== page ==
After repealing the Stamp Act, Britain responded by creating the Quartering Act of 1765. The act required the colonists to house and feed the British soldiers. This angered the colonists for two reasons. First, they didn't like the idea of British soldiers coming to them with writs of assist (blank search warrants) because it caused them to lose their sense of rights over their property. The second thing that really upset them about the act was that the cost of housing and feeding the soldiers. It was very expensive and created an expensive hardship for the colonists.
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Townshend Acts

The Townshend Act taxed imported items such as tea, glass, paper as well as other various items. A group of women formed The Daughters of Liberty and responded to the act by making their own cloth and refusing to buy British imported cloth The protests worked and most of the act was repealed in 1770. Despite work to have it repealed entirely, British still reserved the right to tax tea. They wanted to prove to the colonists they still had the power to tax. As a result, the Sons of Liberty, which was led by Samuel Adams, continued to oppose the taxing by using violence. The group would attack British homes and colonial tax collectors.
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Boston Massacre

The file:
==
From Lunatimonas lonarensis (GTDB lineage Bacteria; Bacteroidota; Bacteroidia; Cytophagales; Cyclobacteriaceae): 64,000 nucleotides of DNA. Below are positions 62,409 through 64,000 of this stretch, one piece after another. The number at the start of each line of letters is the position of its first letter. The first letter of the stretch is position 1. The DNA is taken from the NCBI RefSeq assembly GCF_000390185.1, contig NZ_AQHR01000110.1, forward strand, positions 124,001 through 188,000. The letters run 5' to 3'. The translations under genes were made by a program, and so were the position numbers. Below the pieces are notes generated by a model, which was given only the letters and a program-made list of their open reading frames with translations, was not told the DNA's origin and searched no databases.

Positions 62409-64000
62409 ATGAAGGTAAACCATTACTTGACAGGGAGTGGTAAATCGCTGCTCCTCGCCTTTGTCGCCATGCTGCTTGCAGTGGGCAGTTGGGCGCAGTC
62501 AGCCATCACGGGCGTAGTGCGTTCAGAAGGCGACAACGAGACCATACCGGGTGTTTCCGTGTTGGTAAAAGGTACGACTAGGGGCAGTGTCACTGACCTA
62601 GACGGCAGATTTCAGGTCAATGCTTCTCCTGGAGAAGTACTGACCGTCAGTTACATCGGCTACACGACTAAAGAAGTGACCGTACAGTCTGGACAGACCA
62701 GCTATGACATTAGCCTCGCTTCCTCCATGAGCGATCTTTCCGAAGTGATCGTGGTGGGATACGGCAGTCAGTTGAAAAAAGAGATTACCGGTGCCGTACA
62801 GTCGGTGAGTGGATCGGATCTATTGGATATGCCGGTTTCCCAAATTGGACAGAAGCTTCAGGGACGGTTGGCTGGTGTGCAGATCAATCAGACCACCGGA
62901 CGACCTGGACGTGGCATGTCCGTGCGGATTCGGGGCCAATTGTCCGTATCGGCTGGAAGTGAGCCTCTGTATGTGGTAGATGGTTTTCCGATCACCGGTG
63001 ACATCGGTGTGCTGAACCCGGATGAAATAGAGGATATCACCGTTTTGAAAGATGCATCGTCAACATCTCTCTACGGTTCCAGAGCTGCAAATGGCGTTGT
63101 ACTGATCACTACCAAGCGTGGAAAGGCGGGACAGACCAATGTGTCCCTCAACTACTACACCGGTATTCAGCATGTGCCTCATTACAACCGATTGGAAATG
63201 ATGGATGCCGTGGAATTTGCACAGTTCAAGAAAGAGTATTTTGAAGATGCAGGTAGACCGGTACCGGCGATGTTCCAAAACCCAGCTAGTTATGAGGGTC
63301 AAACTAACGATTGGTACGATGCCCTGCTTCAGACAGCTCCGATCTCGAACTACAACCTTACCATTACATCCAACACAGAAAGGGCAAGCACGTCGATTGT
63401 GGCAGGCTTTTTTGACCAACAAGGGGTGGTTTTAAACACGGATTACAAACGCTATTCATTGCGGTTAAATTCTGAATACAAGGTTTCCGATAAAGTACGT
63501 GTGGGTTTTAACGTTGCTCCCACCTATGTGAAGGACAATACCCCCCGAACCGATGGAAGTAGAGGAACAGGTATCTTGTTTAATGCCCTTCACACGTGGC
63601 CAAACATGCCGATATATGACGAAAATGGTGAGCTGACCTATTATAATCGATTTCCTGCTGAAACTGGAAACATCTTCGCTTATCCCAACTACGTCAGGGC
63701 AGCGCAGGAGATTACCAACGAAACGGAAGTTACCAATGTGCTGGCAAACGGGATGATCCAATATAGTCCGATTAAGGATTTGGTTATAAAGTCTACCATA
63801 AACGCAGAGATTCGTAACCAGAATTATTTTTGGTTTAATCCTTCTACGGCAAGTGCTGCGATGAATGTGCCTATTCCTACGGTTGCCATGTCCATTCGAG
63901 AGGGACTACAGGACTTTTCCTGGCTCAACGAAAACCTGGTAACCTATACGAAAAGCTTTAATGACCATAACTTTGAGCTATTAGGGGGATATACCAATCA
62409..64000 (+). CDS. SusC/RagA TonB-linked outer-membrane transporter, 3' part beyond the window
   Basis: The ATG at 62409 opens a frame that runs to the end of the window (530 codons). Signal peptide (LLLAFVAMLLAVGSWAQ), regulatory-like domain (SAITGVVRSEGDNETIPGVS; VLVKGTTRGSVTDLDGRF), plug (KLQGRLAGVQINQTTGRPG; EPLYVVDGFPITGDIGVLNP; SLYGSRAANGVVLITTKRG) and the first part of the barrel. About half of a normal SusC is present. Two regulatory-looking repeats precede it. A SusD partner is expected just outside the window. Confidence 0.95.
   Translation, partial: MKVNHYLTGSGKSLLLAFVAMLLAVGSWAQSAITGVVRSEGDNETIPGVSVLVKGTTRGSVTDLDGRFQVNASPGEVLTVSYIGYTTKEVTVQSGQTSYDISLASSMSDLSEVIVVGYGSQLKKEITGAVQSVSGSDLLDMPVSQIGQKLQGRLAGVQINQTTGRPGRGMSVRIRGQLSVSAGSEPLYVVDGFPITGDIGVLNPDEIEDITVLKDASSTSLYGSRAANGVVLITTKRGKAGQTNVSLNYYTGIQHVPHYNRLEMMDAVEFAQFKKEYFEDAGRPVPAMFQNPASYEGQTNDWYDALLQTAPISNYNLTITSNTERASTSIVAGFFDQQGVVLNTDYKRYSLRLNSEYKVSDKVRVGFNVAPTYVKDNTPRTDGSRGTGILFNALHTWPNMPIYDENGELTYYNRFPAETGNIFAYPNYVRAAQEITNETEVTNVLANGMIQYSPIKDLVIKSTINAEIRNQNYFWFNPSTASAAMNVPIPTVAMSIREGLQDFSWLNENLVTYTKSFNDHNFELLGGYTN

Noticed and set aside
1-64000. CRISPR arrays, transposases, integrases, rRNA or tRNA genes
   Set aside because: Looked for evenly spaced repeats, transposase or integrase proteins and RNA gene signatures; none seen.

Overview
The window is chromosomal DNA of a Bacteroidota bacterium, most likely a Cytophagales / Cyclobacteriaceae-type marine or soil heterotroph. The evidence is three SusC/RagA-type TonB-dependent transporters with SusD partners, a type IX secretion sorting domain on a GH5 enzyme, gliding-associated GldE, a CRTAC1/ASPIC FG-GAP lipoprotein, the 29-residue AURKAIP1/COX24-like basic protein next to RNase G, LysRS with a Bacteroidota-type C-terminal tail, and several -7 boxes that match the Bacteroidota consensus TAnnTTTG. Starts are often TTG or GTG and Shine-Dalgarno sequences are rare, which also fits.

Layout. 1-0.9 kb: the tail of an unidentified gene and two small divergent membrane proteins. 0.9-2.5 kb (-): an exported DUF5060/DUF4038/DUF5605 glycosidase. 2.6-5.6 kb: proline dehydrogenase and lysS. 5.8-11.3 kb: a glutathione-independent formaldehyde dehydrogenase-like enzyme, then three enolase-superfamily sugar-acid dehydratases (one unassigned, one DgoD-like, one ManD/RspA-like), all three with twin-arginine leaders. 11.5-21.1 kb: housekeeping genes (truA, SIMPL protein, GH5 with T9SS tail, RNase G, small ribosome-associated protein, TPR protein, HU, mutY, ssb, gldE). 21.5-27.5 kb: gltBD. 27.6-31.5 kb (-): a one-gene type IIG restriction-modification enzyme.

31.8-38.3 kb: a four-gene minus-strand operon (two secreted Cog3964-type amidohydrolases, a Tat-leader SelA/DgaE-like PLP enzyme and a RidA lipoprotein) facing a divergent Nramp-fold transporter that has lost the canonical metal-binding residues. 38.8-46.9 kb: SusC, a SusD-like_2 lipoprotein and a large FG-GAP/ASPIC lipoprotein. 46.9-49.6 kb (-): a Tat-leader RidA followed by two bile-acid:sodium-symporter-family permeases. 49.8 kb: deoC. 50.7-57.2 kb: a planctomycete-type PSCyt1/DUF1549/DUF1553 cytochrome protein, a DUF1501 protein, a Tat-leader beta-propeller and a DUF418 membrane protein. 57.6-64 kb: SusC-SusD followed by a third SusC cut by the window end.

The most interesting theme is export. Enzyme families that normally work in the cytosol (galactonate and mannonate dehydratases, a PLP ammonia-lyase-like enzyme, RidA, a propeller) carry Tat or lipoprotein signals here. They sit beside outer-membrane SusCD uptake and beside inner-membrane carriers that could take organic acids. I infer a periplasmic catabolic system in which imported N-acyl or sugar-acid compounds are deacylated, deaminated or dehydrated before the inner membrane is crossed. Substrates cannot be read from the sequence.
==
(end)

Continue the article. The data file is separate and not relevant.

On March 5, 1770 extreme events of violence and discrimination happened on the streets of Boston, Massachusetts. It began with one colonist arguing with one British soldier. A crowd began to form to witness the argument and started insulting the soldier and throwing snowballs at him. As a result, more British soldiers were called in which further angered the mob of people. Shots were then fired and it resulted in five colonists being killed. The colonist would label the event the Boston Massacre. Samuel Adams responded by using the massacre as propaganda, which means to use one sided information to persuade the public. Through the Committees of Correspondence, Samuel Adams shared his propaganda with other colonies about the massacre. Johns Adams took the soldiers to court as he believed every man and woman had the right to a trial by jury.